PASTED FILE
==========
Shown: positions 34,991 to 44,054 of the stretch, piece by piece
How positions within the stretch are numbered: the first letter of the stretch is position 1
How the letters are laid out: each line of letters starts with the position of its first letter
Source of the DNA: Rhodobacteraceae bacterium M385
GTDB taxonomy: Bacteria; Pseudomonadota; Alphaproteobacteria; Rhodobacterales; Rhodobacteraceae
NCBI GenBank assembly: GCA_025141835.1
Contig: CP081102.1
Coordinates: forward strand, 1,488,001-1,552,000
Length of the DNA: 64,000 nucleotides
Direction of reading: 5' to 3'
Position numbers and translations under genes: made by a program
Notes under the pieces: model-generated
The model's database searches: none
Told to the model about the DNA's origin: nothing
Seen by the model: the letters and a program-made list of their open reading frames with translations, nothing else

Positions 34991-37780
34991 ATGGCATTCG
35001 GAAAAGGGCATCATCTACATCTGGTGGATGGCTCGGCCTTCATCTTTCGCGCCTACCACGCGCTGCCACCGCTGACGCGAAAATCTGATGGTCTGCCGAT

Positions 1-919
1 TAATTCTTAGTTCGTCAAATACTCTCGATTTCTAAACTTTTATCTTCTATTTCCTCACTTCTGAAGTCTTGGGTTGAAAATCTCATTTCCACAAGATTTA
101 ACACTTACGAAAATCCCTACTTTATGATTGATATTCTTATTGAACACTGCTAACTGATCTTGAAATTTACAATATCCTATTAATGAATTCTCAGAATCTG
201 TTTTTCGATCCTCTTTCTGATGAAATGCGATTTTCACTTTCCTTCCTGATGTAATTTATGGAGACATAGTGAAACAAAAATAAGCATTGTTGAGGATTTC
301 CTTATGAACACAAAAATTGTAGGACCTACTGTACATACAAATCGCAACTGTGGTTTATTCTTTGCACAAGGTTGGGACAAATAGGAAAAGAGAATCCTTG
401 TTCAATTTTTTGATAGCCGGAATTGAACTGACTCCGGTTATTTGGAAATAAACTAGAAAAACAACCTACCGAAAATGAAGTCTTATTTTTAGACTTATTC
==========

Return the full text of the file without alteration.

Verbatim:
Shown: positions 34,991 to 44,054 of the stretch, piece by piece
How positions within the stretch are numbered: the first letter of the stretch is position 1
How the letters are laid out: each line of letters starts with the position of its first letter
Source of the DNA: Rhodobacteraceae bacterium M385
GTDB taxonomy: Bacteria; Pseudomonadota; Alphaproteobacteria; Rhodobacterales; Rhodobacteraceae
NCBI GenBank assembly: GCA_025141835.1
Contig: CP081102.1
Coordinates: forward strand, 1,488,001-1,552,000
Length of the DNA: 64,000 nucleotides
Direction of reading: 5' to 3'
Position numbers and translations under genes: made by a program
Notes under the pieces: model-generated
The model's database searches: none
Told to the model about the DNA's origin: nothing
Seen by the model: the letters and a program-made list of their open reading frames with translations, nothing else

Positions 34991-37780
34991 ATGGCATTCG
35001 GAAAAGGGCATCATCTACATCTGGTGGATGGCTCGGCCTTCATCTTTCGCGCCTACCACGCGCTGCCACCGCTGACGCGAAAATCTGATGGTCTGCCGAT

Positions 1-919
1 TAATTCTTAGTTCGTCAAATACTCTCGATTTCTAAACTTTTATCTTCTATTTCCTCACTTCTGAAGTCTTGGGTTGAAAATCTCATTTCCACAAGATTTA
101 ACACTTACGAAAATCCCTACTTTATGATTGATATTCTTATTGAACACTGCTAACTGATCTTGAAATTTACAATATCCTATTAATGAATTCTCAGAATCTG
201 TTTTTCGATCCTCTTTCTGATGAAATGCGATTTTCACTTTCCTTCCTGATGTAATTTATGGAGACATAGTGAAACAAAAATAAGCATTGTTGAGGATTTC
301 CTTATGAACACAAAAATTGTAGGACCTACTGTACATACAAATCGCAACTGTGGTTTATTCTTTGCACAAGGTTGGGACAAATAGGAAAAGAGAATCCTTG
401 TTCAATTTTTTGATAGCCGGAATTGAACTGACTCCGGTTATTTGGAAATAAACTAGAAAAACAACCTACCGAAAATGAAGTCTTATTTTTAGACTTATTC